Save the Gourami! Help with the water...

  1. natnhat Initiate Member

    1465049695241.jpg

    So I've posted here before & my first issue is that I've had many people tell me to re-home 3 of my 4 Gourami. But mine all seem pretty chill, they even school together! The big ones, with little ones and all of them together I've seen no aggression whatsoever! And I'd hate to part with any one of them. So, anyone out there have a successful gourami tank?
    ***It's a 36 gallon bowfront, FYI
    Here's my fish currently:
    4- Dwarf Gourami (2 I've had since February start up & the other 2 I've had 6 weeks or so)
    7- danios zebra & longfin
    2- black skirt tetras
    3- platy, 2 orange & 1 red

    #2 is my water, after 3 x 20% water changes and my tank is still a mess. It's cloudy & white & and I cannot get the water levels where I want them, the ammonia is high, pH is too low, the nitrites are zero, the the nitrates are high. I've added the appropriate API fixes but it doesn't seem to be getting better.

    I'm thinking of doing a 50% water change, I know it's drastic, but I want my guys swimming in good clean water...

    # Is this a good idea or not?
    # 2 if I can replace with well water, should I use it? I'm just concerned it'll come with it's own list of hassles.

    Really, I just want clean clear water & happy fish before I go replacing my Chinese algae eater or rainbow shark. Or someone said cory cats are good for bottom clean up, but I don't know.

    I'd really appreciate any and all advice!
    Thanks, y'all have been great!

    P.S. on chemicals, do y'all like seachem? I was thinking I'd get a seachem Purigen for the filters?

    How about NLS food? I've tropical fish so figured NLS Flake as opposed to their sinking pellets... I'd love some input there too!
     
  2. omordn Member Member

    I'll leave the fish questions for the experts. But since it wasn't long ago that I've cycled a 10g and transferred that media to a 20g, I think I can answer your water level questions. :)

    Anyway, can you tell us perhaps exactly what your water levels are? For example, when you say your ammonia is high, what are your readings for ammonia? Also, are you using the API Freshwater Master Test Kit? If you're using strips, these may not be that accurate. I would suggest you get the Master Test Kit as soon as possible.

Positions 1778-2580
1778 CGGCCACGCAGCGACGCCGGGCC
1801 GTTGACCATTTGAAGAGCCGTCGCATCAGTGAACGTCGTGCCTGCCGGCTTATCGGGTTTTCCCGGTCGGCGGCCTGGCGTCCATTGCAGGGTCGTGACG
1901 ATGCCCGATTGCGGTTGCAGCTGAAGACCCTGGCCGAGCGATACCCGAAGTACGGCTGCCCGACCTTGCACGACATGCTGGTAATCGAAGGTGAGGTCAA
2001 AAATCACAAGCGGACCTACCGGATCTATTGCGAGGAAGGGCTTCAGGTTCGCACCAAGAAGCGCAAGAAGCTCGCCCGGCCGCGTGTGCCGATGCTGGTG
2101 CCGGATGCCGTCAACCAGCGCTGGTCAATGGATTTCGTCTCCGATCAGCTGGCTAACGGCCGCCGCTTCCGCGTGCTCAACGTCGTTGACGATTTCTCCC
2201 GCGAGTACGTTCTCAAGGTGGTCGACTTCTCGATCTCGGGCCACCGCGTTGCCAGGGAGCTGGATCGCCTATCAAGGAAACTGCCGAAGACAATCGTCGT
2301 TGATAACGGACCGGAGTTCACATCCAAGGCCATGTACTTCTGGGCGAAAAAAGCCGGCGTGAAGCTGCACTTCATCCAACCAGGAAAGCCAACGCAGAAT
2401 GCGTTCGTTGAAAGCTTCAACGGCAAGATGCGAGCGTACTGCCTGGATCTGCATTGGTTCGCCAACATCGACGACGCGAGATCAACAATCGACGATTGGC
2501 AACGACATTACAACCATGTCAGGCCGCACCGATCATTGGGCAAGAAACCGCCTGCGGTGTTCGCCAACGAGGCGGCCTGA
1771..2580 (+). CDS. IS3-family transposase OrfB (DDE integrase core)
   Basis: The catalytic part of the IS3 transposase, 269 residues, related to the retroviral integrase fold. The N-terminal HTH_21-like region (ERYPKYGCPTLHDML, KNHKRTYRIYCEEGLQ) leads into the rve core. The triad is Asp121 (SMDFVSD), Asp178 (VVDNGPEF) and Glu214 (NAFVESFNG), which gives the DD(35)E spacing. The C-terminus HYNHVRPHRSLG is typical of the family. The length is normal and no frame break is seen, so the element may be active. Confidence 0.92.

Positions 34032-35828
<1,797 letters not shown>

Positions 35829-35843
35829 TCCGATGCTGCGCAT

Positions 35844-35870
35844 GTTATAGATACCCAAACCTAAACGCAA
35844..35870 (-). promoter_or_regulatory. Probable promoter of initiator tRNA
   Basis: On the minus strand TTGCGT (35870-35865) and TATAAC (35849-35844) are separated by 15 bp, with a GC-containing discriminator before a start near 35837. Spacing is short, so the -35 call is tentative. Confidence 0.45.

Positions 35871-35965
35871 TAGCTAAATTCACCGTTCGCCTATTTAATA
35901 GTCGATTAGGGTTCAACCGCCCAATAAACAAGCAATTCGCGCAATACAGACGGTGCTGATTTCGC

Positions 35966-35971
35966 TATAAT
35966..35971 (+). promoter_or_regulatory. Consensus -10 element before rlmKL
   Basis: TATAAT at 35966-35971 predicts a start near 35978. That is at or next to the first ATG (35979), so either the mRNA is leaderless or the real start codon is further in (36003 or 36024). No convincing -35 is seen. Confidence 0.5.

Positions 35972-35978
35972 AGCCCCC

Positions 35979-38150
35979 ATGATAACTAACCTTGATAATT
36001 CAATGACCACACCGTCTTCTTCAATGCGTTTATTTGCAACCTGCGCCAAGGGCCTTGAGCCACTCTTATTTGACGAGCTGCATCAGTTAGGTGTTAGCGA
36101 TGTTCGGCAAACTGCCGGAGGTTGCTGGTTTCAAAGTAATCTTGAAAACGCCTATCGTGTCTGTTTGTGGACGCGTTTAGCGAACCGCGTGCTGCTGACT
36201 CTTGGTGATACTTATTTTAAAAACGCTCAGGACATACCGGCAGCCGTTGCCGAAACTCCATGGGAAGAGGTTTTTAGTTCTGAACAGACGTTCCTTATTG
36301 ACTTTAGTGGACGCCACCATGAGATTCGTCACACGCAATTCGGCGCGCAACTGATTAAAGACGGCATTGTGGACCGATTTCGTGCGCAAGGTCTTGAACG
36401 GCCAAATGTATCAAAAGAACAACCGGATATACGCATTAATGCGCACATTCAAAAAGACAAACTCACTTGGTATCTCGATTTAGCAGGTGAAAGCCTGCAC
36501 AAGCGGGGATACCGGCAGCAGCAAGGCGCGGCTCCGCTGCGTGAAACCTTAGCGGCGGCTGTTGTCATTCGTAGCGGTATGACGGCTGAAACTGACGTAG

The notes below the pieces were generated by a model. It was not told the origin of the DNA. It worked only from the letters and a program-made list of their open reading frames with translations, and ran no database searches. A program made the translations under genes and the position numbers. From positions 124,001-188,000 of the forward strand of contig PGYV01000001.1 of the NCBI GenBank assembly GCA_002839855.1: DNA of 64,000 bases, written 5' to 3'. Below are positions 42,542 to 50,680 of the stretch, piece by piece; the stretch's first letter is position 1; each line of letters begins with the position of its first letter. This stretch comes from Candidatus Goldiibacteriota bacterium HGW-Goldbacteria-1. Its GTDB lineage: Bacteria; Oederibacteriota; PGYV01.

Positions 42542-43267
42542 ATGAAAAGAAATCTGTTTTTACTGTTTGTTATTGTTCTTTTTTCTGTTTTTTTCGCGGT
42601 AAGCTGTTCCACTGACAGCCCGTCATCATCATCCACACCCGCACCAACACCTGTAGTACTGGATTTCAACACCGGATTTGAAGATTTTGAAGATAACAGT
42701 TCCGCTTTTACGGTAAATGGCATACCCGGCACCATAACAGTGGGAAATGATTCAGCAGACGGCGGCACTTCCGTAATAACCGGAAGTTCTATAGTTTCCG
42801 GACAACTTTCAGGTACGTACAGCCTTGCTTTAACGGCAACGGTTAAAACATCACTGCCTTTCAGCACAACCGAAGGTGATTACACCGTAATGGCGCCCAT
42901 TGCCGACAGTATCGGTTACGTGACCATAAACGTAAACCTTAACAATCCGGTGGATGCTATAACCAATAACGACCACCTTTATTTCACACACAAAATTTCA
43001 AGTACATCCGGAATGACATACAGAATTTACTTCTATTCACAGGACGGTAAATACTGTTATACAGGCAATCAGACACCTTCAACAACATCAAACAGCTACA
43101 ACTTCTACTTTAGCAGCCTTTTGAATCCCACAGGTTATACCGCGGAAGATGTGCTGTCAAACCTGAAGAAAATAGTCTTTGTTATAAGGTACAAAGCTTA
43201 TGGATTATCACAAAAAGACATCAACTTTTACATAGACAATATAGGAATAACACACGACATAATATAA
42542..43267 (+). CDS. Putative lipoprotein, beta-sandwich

So, when dealing with high ammonia levels, it is always good to do a big water change. By "big water change" I mean as much as you need to get your ammonia level as low as possible so that it won't be toxic for your fish.

    Do you have a water conditioner such as Prime? If not, this is another thing I highly suggest you get. The reason for this is because not only does it dechlorinate your water but for up to 24 hours it helps ammonia levels up to 1.0 ppm to not be toxic for your fish. So, it does two great things for your tank.

    In summary, perform water changes until you get your ammonia level as low as possible (preferrably 0 ppm). I would aim for a reading of somewhere between 0 ~ 1.0 ppm. And stay away from unneeded chemicals. What are your API fixes that you mentioned? Can you elaborate on that?

    One last question for your, how long has your tank been running? Has it been cycled? The more information we get on your tank the better we can help you.
     

  3. TexasDomer Fishlore Legend Member

    What size tank is it and what fish do you have in there?
     
  4. natnhat Initiate Member

    I have a couple water conditioners, but I'm using api stress+ for water changes just like it says on the bottle... I just got paid and I'm going to switch everything to prime. Have ya looked at the prime filters I mentioned adding to my 2 filter tank? It comes from a good name so I thought I'd try it now payday has rolled around.

    I'm using the api master test kit, & checking my work with the little strips. As for what I'm using...
    *Imaginarium.. Ammonia reducer
    *API PH+ to add to the pH, just a little at a time.
    *API water clearer, only used 1 time every 24 (and I'm only adding about 5ml at a time) to a 36 gal tank
    And I added a little of the stress+ because I'm sure the water quality is stressful & I'm trying to help save my fish I also added 1 gallon of water bc my tank evaporates quickly.

    I'm always happy to answer any & all questions, thank you for your help!

    *** it's a 36 gallon bowfront ***
     

  5. TexasDomer Fishlore Legend Member